For some women, isolation is a vicious cycle; they “cling” to their boyfriends because they do not have friends, but they do not make friends because they are so enmeshed with their boyfriends. Bryn*, a 23-year-old woman pursuing an MA, explicitly refers to the isolation plaguing her first serious relationship, which began the summer

after her freshman year:

And because [the relationship] had started out as this like secret thing, it was always us by ourselves kind of…. then we both lost our fake IDs, so we just couldn’t go out anymore like at all. So then we just completely isolated ourselves and did that whole “couple who has no friends” thing. And… so we did that the whole fall and then we studied abroad. So, that summer we lived together and that next year we basically stayed together because we started growing up and caring more about school and seeing a future and everything, and that was in stark contrast with our group of friends. So we started just getting so fucking fed up with our friends and so annoyed by them because they were so immature and so selfish and so annoying. …So it was those things and then it was clinging on to each other again, like our whole relationship was kind of this weird clinging on to each other thing, and in retrospect it probably wasn’t very healthy for either of us. (Bryn, class of 2010) Bryn was open with her then-boyfriend about her willingness to continue the relationship for the sexual benefits and other conveniences after she had “checked out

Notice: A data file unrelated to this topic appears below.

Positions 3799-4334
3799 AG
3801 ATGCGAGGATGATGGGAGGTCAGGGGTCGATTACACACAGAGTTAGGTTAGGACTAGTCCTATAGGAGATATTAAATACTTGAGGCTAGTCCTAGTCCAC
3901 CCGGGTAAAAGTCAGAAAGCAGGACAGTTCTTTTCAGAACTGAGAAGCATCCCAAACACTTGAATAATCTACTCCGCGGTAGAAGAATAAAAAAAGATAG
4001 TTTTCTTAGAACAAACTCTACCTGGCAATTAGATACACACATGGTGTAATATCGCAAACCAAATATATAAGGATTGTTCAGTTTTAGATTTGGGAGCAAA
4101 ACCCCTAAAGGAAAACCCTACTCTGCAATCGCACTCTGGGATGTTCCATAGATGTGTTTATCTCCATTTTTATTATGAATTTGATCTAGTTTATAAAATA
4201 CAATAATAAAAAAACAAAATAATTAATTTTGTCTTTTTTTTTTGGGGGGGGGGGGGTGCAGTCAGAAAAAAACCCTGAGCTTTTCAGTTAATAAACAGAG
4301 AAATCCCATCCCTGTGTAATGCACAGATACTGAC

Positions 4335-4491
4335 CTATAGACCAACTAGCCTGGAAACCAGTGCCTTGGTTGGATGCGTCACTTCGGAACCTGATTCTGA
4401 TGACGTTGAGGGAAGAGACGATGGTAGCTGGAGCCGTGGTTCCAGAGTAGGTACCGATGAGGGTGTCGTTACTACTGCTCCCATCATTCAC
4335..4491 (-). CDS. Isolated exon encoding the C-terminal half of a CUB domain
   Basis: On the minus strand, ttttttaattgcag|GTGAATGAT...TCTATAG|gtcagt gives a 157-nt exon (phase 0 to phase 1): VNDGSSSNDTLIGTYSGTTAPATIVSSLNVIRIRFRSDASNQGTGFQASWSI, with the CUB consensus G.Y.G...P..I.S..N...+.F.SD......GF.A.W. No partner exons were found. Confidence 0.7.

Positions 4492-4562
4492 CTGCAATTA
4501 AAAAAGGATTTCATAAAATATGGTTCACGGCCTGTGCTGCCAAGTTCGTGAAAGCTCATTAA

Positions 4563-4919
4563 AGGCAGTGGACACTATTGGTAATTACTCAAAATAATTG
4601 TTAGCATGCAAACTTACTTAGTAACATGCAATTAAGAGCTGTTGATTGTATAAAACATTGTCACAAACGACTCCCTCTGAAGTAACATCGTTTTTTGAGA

emotionally,” but he was unable to cope with her ultimatum: